A relatively young boatwright with old-school flair, Patrick Harrison is a native of eastern North Carolina, a place where building fishing boats runs in the blood. Harrison honed his skills under the renowned Outer Banks builder Robin Smith – now his main collaborator. The wonderfully nimble and versatile Harrison 39 Express represents the pair’s most recent achievement.
Outside Pirate’s Cove, I pushed the throttles all the way up and instantly thought that someone had cracked a bullwhip on the transom as the twin 480 hp Cummins QSB5.9s sprang to life. We jumped up to plane in about five boat lengths with extremely little bow rise – a real advantage for shorter fellows like myself.
But all that power doesn’t burn a lot of fuel when pushing this little beauty. Turning 2,750 rpm, the Harrison 39 reached her 31-knot cruising speed while consuming just 28 gph. At wide-open throttle, the tachometers hit 3,460 rpm, yielding 37 knots at a mere 50 gph.
Although we experienced remarkably calm conditions in Roanoke Sound, this hull, combined with a classic Carolina flare, will no doubt provide a dry ride. She offered up a very sea-kindly feel and boasted a flat running attitude even without the tabs. She heeled gently into turns, and when backing down, let’s just say a billfish won’t stand a chance against this boat’s speed and agility. Harrison attributes these handling characteristics to a running surface that starts with a sharp 44-degree deadrise at the stem, transitions to 24 degrees amidships and finishes with a moderate 11-degree deadrise at the transom.
Since Harrison leaves the entire dash area open for the navigation suite, the bridge has an extremely roomy and uncluttered feel. In this traditional layout, Harrison mounts a companion helm chair to port with dual bench seats running the entire remaining length of the bridge area, providing great space for rod storage.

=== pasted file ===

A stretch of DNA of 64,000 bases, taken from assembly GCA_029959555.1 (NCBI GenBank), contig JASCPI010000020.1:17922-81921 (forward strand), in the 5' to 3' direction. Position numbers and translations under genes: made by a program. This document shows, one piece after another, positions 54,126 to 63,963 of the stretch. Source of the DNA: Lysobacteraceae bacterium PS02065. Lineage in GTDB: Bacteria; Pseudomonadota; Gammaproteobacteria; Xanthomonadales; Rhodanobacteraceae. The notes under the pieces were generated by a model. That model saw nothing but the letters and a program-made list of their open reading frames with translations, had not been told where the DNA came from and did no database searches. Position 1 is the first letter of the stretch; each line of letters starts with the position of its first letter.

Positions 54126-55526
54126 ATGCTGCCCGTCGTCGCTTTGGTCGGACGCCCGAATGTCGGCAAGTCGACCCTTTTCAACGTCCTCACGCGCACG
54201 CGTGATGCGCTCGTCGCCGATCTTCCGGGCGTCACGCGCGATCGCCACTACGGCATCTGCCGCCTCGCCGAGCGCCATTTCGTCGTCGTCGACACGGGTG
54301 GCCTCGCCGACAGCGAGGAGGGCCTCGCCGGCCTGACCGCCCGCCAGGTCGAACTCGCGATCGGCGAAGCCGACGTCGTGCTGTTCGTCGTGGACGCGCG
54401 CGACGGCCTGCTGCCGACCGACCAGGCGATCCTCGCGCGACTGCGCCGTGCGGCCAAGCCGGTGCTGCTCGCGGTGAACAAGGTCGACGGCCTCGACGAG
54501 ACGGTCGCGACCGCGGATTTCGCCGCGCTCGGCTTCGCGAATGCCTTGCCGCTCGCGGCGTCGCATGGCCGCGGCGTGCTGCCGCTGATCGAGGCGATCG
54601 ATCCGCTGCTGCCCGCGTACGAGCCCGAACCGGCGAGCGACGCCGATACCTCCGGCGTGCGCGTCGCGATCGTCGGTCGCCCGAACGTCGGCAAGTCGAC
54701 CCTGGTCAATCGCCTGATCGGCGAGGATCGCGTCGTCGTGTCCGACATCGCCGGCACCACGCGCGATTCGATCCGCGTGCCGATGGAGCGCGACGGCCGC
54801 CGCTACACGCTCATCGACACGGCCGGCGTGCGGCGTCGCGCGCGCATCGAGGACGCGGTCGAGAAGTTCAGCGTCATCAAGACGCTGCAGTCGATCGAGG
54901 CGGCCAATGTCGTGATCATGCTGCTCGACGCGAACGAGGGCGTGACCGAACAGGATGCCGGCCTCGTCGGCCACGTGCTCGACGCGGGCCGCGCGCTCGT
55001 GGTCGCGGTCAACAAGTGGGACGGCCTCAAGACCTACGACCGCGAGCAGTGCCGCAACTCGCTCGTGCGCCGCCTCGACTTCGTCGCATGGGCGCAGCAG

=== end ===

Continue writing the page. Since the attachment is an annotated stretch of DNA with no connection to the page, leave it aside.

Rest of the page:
Harrison incorporates several design elements that you rarely find on boats this size. Measuring 100 square feet, the cockpit easily accommodates the full-size Nautica fighting chair with plenty of runaround room to spare. An ample transom fish box complements dual coolers situated forward, providing mezzanine-style seating (yes, on a 39-footer) from which to watch the baits in comfort. And in true big-boat fashion, Harrison installed Delta-T aspirators (one inhaling, the other exhaling) underneath the gunwale coamings. This system provides all the air the engines need while eliminating exterior engine-room vents. This keeps the engine room cooler and cleaner, and the unbroken hull exterior looks better.
Access the living quarters through the starboard-side companionway, and you’ll find a quarter berth to starboard, a full double V-berth forward, a head to port sporting an unusually oversized shower – a creature comfort the owner insisted upon – and galley forward. In terms of aesthetics, Harrison’s old-school touch comes to the surface in the exposed, solid-wood deck beams. You’ll find Spanish cedar used throughout as well as on all the exterior brightwork.
The entire bridge deck tilts up on pneumatic rams revealing a mechanic’s dream: a well-laid-out engine space finished in Awlgrip.
Because the boat was built to fish the Outer Banks area (where runs offshore are generally shorter), this first 39 carries only 400 gallons of fuel. However, the design allows enough room for an additional 200 gallons if needed.
As with any custom boat, the owner can dictate any variety of configurations – from an express to an open bulkhead day boat. Compare this custom boat’s construction, styling, price and performance to anything else in its class, and it’s likely you’ll want to meet Patrick Harrison yourself. – L.J. Wallace
POWER…….T 480 hp Cummins diesels
DEADRISE…….11 degrees at transom
Price On request
Harrison Boatworks / Manteo, North Carolina / 252-473-0161 / www.harrisonboatworks.com